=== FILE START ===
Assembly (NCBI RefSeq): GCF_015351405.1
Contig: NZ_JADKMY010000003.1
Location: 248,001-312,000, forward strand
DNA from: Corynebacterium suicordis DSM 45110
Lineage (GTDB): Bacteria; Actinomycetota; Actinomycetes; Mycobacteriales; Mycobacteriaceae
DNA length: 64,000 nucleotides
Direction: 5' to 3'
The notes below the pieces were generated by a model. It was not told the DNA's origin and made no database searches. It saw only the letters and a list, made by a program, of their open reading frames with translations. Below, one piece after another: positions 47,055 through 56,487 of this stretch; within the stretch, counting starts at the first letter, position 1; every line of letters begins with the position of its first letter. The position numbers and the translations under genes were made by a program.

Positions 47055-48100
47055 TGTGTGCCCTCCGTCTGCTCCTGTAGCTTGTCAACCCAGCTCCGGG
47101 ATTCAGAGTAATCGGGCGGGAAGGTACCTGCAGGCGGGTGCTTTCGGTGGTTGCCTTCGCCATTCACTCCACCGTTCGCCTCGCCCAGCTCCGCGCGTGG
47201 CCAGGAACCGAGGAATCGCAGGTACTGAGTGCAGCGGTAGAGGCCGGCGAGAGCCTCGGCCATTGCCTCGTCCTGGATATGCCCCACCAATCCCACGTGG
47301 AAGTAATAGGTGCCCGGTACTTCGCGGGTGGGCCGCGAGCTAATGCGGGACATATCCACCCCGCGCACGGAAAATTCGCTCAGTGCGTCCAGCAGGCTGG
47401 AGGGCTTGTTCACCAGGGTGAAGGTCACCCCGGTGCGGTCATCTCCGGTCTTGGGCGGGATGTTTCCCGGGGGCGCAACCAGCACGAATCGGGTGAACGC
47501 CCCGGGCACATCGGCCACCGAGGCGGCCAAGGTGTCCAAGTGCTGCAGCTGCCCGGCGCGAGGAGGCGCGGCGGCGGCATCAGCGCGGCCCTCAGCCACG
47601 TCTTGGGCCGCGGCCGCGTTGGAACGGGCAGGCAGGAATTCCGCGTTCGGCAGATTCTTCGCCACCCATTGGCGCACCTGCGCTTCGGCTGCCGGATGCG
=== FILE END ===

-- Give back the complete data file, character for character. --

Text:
Assembly (NCBI RefSeq): GCF_015351405.1
Contig: NZ_JADKMY010000003.1
Location: 248,001-312,000, forward strand
DNA from: Corynebacterium suicordis DSM 45110
Lineage (GTDB): Bacteria; Actinomycetota; Actinomycetes; Mycobacteriales; Mycobacteriaceae
DNA length: 64,000 nucleotides
Direction: 5' to 3'
The notes below the pieces were generated by a model. It was not told the DNA's origin and made no database searches. It saw only the letters and a list, made by a program, of their open reading frames with translations. Below, one piece after another: positions 47,055 through 56,487 of this stretch; within the stretch, counting starts at the first letter, position 1; every line of letters begins with the position of its first letter. The position numbers and the translations under genes were made by a program.

Positions 47055-48100
47055 TGTGTGCCCTCCGTCTGCTCCTGTAGCTTGTCAACCCAGCTCCGGG
47101 ATTCAGAGTAATCGGGCGGGAAGGTACCTGCAGGCGGGTGCTTTCGGTGGTTGCCTTCGCCATTCACTCCACCGTTCGCCTCGCCCAGCTCCGCGCGTGG
47201 CCAGGAACCGAGGAATCGCAGGTACTGAGTGCAGCGGTAGAGGCCGGCGAGAGCCTCGGCCATTGCCTCGTCCTGGATATGCCCCACCAATCCCACGTGG
47301 AAGTAATAGGTGCCCGGTACTTCGCGGGTGGGCCGCGAGCTAATGCGGGACATATCCACCCCGCGCACGGAAAATTCGCTCAGTGCGTCCAGCAGGCTGG
47401 AGGGCTTGTTCACCAGGGTGAAGGTCACCCCGGTGCGGTCATCTCCGGTCTTGGGCGGGATGTTTCCCGGGGGCGCAACCAGCACGAATCGGGTGAACGC
47501 CCCGGGCACATCGGCCACCGAGGCGGCCAAGGTGTCCAAGTGCTGCAGCTGCCCGGCGCGAGGAGGCGCGGCGGCGGCATCAGCGCGGCCCTCAGCCACG
47601 TCTTGGGCCGCGGCCGCGTTGGAACGGGCAGGCAGGAATTCCGCGTTCGGCAGATTCTTCGCCACCCATTGGCGCACCTGCGCTTCGGCTGCCGGATGCG